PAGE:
• Make sure it is clear where and how the public can buy from you. If it is at a specific market, list it. If it is a CSA pickup, make sure you communicate to your customers how and where. If you are opening your farm for sales, make sure public areas are clearly marked and safe.
  • Communicate crop availability, changes, and updates to customers. This could mean a phone answering machine, website, social media, or newsletter.
  • Answer messages, both from the phone and through digital platforms, in a timely manner.
  • Be friendly!

Thinking Like a Customer

Put yourself in a customer’s shoes: What would you have questions on if you didn’t know anything about your farm? Would customers be able to find out what you sell? Where to buy? If you can’t pinpoint where this information is listed, think about adding it to your communication channels. This could mean updating a voice message or adding additional information online. More and more people are looking to access information before they set out to buy and usually through an online search. Listing hours, products, and sales channels are all great things to start with. Having your information listed correctly on your website, social media and Google gives the customer a better understanding of how and where to buy your products. This can lead to a more confident and pleasant experience for the customer when they go to purchase your products.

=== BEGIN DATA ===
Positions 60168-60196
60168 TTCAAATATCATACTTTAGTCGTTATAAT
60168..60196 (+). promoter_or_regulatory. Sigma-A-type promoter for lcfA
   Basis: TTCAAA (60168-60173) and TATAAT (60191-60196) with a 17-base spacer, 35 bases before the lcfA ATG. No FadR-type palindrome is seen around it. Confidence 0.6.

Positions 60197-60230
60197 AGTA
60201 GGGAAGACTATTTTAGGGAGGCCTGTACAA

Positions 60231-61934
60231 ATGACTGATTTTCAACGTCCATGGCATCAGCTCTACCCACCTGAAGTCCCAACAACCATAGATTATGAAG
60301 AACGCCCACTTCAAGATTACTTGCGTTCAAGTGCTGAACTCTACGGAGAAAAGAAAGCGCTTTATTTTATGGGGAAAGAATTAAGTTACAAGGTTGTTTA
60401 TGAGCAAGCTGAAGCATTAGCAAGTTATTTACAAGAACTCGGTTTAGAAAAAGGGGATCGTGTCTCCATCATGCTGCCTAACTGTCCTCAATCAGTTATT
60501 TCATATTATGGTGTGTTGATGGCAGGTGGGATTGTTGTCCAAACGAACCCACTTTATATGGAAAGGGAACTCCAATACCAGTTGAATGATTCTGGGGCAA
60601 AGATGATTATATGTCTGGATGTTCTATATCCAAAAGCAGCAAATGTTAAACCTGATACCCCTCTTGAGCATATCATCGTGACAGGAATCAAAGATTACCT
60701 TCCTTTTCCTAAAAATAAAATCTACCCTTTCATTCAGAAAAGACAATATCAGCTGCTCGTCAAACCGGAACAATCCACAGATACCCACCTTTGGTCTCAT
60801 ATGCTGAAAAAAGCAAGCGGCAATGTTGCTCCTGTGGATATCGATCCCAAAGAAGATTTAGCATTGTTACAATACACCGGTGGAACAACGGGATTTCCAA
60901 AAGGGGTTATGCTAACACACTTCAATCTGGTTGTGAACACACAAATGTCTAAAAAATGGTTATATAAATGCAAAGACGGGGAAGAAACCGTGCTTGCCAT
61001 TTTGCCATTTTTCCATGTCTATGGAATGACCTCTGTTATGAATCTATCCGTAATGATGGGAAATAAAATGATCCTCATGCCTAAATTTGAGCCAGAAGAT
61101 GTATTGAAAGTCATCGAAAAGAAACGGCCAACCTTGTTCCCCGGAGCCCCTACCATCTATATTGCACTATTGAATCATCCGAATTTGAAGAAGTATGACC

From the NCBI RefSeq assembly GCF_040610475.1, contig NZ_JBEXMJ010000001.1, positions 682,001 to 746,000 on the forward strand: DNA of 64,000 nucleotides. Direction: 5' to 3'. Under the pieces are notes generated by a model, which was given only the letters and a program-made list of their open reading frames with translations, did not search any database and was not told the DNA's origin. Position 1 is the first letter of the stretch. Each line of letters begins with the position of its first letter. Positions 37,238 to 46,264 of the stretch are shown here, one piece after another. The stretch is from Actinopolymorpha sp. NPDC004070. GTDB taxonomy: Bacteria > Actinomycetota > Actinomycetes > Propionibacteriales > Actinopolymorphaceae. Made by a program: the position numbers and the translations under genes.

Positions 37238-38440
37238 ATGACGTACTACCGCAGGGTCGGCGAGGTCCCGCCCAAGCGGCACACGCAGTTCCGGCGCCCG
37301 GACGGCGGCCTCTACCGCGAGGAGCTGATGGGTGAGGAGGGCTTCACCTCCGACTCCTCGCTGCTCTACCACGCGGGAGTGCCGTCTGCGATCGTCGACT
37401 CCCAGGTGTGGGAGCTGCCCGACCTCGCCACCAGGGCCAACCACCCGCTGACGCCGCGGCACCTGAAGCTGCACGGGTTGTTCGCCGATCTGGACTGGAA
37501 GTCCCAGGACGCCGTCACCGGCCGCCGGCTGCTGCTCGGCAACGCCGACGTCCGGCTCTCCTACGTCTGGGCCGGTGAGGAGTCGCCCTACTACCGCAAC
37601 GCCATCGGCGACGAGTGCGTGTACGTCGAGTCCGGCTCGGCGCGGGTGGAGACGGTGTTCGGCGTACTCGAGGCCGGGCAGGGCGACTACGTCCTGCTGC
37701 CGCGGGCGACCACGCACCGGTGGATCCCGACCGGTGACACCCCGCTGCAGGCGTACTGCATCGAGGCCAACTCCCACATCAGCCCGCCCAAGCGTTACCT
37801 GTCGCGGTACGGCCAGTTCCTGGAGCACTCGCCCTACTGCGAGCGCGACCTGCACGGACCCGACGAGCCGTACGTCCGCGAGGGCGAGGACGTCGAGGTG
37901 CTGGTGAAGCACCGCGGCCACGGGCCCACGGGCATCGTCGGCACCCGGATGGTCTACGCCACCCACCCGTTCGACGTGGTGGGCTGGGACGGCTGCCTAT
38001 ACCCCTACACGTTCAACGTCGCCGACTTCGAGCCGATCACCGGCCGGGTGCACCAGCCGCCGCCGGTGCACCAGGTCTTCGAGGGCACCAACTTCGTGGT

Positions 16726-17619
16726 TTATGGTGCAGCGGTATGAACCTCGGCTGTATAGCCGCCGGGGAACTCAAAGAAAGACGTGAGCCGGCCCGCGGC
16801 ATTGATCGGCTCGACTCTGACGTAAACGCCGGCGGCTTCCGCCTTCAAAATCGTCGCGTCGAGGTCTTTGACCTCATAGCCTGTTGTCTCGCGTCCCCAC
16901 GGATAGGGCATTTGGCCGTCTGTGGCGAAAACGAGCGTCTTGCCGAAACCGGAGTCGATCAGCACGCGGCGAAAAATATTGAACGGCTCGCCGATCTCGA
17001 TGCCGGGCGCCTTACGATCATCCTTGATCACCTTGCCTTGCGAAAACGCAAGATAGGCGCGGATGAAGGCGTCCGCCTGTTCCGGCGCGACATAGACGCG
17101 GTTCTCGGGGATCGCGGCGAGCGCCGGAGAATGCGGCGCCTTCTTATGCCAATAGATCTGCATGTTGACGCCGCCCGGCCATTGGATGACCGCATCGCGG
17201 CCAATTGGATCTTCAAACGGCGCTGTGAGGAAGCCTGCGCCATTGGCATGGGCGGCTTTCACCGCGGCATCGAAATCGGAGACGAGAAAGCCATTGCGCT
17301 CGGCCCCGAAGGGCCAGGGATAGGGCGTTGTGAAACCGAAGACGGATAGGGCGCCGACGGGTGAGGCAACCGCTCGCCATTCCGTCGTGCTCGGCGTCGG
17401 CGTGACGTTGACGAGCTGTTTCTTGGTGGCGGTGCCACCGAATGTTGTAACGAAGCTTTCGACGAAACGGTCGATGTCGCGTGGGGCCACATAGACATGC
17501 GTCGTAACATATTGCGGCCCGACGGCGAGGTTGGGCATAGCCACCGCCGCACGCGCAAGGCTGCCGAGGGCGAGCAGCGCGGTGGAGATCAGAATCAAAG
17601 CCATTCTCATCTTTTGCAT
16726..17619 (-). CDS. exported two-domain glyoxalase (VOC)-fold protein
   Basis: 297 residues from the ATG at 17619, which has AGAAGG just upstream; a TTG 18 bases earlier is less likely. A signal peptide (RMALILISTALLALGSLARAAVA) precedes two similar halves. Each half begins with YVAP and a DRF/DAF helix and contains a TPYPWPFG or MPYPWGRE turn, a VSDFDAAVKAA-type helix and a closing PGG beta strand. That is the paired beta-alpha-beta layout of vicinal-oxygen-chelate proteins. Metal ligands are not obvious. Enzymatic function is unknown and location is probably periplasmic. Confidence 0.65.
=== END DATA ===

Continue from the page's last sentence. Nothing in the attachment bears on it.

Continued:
Additional Marketing Resources

Small Business Marketing Resources from Travel Oregon:

Worksheets from Whole Farm Management Book: Appendix 1-18

Small Farm Tech Hub, Community Alliance with Family Farms: